The intelligence of dogs has been debated for many years in the popular press and has becoming an increasingly hot topic in comparative psychology. However, the majority of studies have focused on pet animals, with relatively few subjects. Current thinking suggests that dogs are superior to nonhuman primates in some communicative tasks with humans, a finding that needs large-scale replication. The Humane Society of South Mississippi receives over 11,000 animals per year allowing us access to a large pool of potential subjects. The battery of tests that we are planning to run with the animals will allow us to directly compare dogs with multiple species (including nonhuman primates, birds, and marine mammals). These investigations are already underway.
A currently popular theoretical perspective on the evolution of intelligence is the domestication hypothesis which states that as dogs were domesticated, they gained not only the traits that humans were intending to breed (hunting, herding, etc.), but also the ability to follow human communicative gestures, for example pointing to draw attention to another object. This theory rests on the early findings suggesting that dogs could succeed at point following tasks and apes could not. However, recent publications from our lab suggest that these differences are based more on previous experience than on species differences, a finding that is supported by other research. We hope a larger scale study can clarify these contradictory findings.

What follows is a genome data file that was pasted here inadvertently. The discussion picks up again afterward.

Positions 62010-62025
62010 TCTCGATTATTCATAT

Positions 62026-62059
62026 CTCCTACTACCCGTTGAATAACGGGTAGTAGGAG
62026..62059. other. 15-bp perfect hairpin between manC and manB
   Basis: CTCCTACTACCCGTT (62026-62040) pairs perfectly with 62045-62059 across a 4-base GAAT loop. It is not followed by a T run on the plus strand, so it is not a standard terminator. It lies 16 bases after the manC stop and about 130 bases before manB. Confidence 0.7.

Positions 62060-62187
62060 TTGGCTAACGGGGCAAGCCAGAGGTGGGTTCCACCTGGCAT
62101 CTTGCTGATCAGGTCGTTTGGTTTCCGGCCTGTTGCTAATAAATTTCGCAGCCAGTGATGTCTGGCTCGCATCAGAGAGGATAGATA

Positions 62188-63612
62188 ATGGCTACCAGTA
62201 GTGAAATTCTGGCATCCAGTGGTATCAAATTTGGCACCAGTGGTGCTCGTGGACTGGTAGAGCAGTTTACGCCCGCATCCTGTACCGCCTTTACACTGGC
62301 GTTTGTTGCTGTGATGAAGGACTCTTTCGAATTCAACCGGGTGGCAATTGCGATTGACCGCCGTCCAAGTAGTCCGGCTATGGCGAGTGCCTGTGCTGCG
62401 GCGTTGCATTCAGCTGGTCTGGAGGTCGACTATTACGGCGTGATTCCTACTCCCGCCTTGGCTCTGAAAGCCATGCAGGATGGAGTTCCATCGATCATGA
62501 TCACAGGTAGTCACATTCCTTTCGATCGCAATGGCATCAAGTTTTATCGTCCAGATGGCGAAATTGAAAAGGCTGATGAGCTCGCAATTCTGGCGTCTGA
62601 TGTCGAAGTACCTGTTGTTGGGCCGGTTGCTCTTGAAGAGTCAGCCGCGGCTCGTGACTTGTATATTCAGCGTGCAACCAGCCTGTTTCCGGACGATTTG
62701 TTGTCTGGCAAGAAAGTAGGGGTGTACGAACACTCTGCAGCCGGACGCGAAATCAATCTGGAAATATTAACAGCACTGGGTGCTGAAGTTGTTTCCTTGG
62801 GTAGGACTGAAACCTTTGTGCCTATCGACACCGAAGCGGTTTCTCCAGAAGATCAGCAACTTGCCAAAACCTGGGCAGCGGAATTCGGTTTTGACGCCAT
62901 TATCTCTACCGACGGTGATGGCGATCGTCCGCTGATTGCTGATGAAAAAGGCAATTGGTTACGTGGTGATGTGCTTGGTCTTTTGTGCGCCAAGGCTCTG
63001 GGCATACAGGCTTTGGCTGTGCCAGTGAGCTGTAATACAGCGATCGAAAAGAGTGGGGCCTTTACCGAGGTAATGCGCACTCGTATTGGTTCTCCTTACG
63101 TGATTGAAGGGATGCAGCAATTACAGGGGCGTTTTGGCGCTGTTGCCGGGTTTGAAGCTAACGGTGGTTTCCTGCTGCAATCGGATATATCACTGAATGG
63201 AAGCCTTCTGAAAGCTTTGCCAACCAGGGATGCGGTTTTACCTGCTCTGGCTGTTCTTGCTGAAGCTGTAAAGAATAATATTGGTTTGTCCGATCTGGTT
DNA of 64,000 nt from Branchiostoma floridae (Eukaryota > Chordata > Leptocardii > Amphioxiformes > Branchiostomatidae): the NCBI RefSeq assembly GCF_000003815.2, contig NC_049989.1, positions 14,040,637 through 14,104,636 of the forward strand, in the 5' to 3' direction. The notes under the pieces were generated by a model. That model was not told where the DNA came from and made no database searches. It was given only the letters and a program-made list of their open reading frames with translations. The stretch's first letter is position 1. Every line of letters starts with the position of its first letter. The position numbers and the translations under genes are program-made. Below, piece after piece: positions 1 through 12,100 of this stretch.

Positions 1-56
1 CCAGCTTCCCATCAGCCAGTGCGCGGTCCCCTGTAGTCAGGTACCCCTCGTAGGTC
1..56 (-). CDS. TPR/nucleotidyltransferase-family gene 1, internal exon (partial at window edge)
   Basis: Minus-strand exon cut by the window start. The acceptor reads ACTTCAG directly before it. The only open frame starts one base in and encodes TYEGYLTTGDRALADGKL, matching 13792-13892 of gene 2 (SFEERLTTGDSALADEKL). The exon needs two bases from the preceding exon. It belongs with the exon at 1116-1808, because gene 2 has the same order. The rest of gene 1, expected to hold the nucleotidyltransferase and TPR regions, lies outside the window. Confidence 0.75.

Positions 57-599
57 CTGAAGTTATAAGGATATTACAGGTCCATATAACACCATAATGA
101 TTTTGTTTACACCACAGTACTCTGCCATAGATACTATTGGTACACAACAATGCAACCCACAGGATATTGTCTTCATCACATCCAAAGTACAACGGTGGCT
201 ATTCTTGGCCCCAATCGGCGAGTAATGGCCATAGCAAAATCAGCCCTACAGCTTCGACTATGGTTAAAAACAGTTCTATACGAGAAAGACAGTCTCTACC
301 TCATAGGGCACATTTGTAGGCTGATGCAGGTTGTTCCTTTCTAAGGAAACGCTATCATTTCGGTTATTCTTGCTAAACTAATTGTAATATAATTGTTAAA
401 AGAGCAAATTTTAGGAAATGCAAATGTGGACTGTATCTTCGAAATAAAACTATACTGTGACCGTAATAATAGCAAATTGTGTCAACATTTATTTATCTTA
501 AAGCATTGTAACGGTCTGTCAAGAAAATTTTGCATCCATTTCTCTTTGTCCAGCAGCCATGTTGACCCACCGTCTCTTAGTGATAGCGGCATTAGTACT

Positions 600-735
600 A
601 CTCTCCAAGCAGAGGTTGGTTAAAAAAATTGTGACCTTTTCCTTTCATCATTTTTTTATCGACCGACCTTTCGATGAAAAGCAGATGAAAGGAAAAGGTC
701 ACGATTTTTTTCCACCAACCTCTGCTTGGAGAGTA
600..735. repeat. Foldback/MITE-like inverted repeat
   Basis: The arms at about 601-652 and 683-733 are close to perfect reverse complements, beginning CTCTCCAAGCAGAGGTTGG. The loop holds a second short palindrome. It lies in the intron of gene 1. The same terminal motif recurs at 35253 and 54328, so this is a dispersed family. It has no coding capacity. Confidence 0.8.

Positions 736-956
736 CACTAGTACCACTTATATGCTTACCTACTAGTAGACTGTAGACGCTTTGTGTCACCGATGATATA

Our goal is to complete our cognitive assessment with 40 dogs. This will allow us to do the first real comparison between the abilities of dogs and other species. Assessments will include classic cognitive tasks such as spatial memory, understanding of numbers, and physical properties, as well as such constructs as attention, communication, and problem solving by the dogs, which will be directly applicable to matching dogs with families. With an enormous number of stray animals coming into the shelter every year, better matching of dog to home could reduce return rates of dogs and reduce the loss of life for pets in Mississippi.
Your donations will be used to provide the necessary support for the researchers and for the animals. A portion of the funds will provide salary so that the principal investigator can replace one summer class with time spent focusing on the project. Additional funding will purchase an iPad and a video camera for data collection on the ground, a hard drive for storing the data, testing materials such as cups and mats, and dog treats.